We EvaluATE - General Issues

Blog: Evaluation Training and Professional Development

Posted on October 7, 2015 by  in Blog ()

Doctoral Associate, EvaluATE

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Hello ATE Community!

My name is Cheryl Endres, and I am the new blog editor and doctoral associate for EvaluATE. I am a doctoral student in the Interdisciplinary Ph.D. in Evaluation program at Western Michigan University. To help me begin to learn more about ATE and identify blog topics, we (EvaluATE) took a closer look at some results from the survey conducted by EvaluATE’s external evaluator. As you can see from the chart, the majority of ATE evaluators have gotten their knowledge about evaluation on the job, through self-study, and nonacademic professional development. Knowing this gives us some idea about additional resources for building your evaluation “toolkit.”


It may be difficult for practicing evaluators to take time for formal, graduate-level coursework.  Fortunately, there are abundant opportunities just a click away on the Internet!  Since wading through the array of options can be somewhat daunting, we have compiled a short list to get you started in your quest. As the evaluation field continues to expand, the opportunities do as well, and there are a number of online and in-person options for continuing to build your knowledge base about evaluation. Listed below are just a few to get you started:

  • The EvaluATE webinars evalu-ate.org/category/webinars/ are a great place to get started for information specific to evaluation in the ATE context.
  • The American Evaluation Association has a “Learn” tab that provides information about the Coffee Break Webinar series, eStudies, and the Summer Evaluation Institute. There are also links to online and in-person events around the country (and world) and university programs, some of which offer certificate programs in evaluation in addition to degree programs (master’s or doctoral level). The AEA annual conference in November is also a great option, offering an array of preconference workshops: eval.org
  • The Canadian Evaluation Society offers free webinars to members. The site includes archived webinars as well: evaluationcanada.ca/professional-learning
  • The Evaluators’ Institute at George Washington University offers in-person institutes in Washington, D.C. in February and July. They offer four different certificates in evaluation. Check out the schedules at tei.gwu.edu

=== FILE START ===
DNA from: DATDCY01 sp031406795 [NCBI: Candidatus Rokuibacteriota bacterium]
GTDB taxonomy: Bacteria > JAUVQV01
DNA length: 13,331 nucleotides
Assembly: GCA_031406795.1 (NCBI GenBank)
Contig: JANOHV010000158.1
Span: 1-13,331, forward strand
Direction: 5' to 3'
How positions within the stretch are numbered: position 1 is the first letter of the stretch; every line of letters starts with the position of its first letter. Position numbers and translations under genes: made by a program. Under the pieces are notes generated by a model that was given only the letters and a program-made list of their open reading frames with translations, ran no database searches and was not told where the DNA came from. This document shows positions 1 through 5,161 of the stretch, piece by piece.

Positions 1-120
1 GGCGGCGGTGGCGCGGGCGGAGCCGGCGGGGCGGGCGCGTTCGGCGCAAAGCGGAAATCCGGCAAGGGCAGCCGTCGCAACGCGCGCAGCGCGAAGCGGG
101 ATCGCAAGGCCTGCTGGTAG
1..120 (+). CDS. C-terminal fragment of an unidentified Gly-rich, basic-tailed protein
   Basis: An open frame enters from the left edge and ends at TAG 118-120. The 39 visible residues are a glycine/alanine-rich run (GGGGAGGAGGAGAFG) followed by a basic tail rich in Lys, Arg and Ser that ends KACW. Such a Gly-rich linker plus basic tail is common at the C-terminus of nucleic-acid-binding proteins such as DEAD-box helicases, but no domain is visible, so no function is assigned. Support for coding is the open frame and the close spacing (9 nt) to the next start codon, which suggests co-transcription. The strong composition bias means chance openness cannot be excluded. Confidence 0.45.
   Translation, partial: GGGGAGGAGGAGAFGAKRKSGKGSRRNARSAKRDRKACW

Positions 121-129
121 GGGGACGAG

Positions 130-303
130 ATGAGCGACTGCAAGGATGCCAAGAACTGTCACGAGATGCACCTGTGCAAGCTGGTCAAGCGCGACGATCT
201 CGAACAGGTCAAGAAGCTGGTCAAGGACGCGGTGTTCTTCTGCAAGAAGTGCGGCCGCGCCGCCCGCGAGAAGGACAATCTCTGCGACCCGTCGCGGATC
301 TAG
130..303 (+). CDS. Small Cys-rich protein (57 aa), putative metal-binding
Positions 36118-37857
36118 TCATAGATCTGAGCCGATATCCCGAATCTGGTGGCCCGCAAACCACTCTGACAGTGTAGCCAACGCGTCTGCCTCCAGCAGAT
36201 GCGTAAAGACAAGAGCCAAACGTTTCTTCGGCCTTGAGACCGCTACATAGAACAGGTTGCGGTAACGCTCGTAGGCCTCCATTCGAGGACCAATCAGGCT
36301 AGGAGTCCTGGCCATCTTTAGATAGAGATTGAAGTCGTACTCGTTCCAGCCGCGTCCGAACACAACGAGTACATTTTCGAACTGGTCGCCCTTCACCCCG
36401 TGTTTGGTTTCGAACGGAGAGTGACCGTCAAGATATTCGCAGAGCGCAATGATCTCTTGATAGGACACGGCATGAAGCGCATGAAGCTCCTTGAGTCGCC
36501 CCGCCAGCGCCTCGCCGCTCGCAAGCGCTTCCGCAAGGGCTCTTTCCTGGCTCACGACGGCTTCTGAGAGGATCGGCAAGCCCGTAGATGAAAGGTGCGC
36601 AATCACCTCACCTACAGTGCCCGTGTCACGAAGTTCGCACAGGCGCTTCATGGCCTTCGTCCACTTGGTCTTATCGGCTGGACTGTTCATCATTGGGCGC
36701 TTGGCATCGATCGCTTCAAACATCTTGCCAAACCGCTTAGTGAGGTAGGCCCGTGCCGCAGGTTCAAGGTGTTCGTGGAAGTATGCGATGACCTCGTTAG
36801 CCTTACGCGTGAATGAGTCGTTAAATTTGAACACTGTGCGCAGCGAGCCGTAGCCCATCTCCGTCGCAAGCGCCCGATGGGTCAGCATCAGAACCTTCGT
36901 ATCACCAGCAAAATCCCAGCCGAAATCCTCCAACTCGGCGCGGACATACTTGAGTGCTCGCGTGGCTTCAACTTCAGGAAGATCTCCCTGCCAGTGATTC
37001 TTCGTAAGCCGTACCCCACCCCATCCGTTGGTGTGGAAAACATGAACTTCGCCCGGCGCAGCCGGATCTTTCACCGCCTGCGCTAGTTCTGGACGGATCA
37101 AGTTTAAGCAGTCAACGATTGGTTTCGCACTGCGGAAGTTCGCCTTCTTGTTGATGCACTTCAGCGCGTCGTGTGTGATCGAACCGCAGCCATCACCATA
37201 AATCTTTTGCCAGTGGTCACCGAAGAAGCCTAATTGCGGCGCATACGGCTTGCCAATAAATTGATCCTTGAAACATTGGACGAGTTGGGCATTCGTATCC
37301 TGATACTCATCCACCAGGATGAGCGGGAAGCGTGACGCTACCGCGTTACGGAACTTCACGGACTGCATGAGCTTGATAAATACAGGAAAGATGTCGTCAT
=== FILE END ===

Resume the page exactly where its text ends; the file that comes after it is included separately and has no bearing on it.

• EvalPartners has a number of free e-learning programs: mymande.org/elearning

These should get you started. If you find other good sources, please email me at cheryl.endres@wmich.edu.

Blog: Evaluation and Planning: Partners Through the Journey

Posted on August 19, 2015 by  in Blog ()

Director, Collaborative for Evaluation and Assessment Capacity, University of Pittsburgh

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Evaluation goes hand-in-hand with good planning—and so, good implementation. To plan well, you need to know the areas of priority needs (a good needs assessment is critical and often the backbone of planning with efficient use of resources!), and to implement well, you need to know about both process and outcomes. It’s not usually enough in our complex world to simply claim an outcome—the first question after that is usually, “how did you accomplish that?” Evaluations that are more integrated with both planning and implementation can better address those questions and support a strong organizational learning agenda.

Often in areas of grant-funded operations, evaluators are asked to come in pretty late in the process—to provide evaluation of a program or intervention already in action, after funding and programming has occurred. While this form of evaluation is possible and can be important, we find it better to be consulted on the front end of planning and grant writing. Our expertise is often helpful to our clients in connecting their specific needs with the resources they seek, through the most effective processes that can then lead to the outcomes they seek. Evaluation can become the “connecting tissue” between resources and outcomes, needs and processes, and activities and outcomes. Evaluation and planning are iterative partners—continuing to inform each other throughout the history of a project.

We often use tools such as logic modeling and the development of a theory of action or change to identify and articulate the most important elements of the equation. By identifying these components for program planners and articulating the theory of action, evaluation planning also assists in illustrating good project planning!

Evaluation provides the iterative planning and reflection process that is the hallmark of good programming and effective and efficient use of resources. Consider viewing evaluation more holistically—and resist the more narrow definition of evaluation as something that comes at the end of planning and implementation efforts!

By including the requirement for integrated evaluation in their requests for proposals (RFPs), grant funders can help project staff write better proposals for funding, and once funded, help to assure better planning toward achieving goals. Foundations such as W. K. Kellogg Foundation, Robert Wood Johnson Foundation, and a number of more local funders, for example the Heinz Endowments, the Grable Foundation, and FISA Foundation in our own region of southwestern Pennsylvania, have come to recognize these needs. The Common Guidelines for Education Research and Development, published in 2013 and used by the U.S. Department of Education and the National Science Foundation to advise research efforts, identifies the need for gathering and making meaning from evidence in all aspects of change endeavors, including evaluation.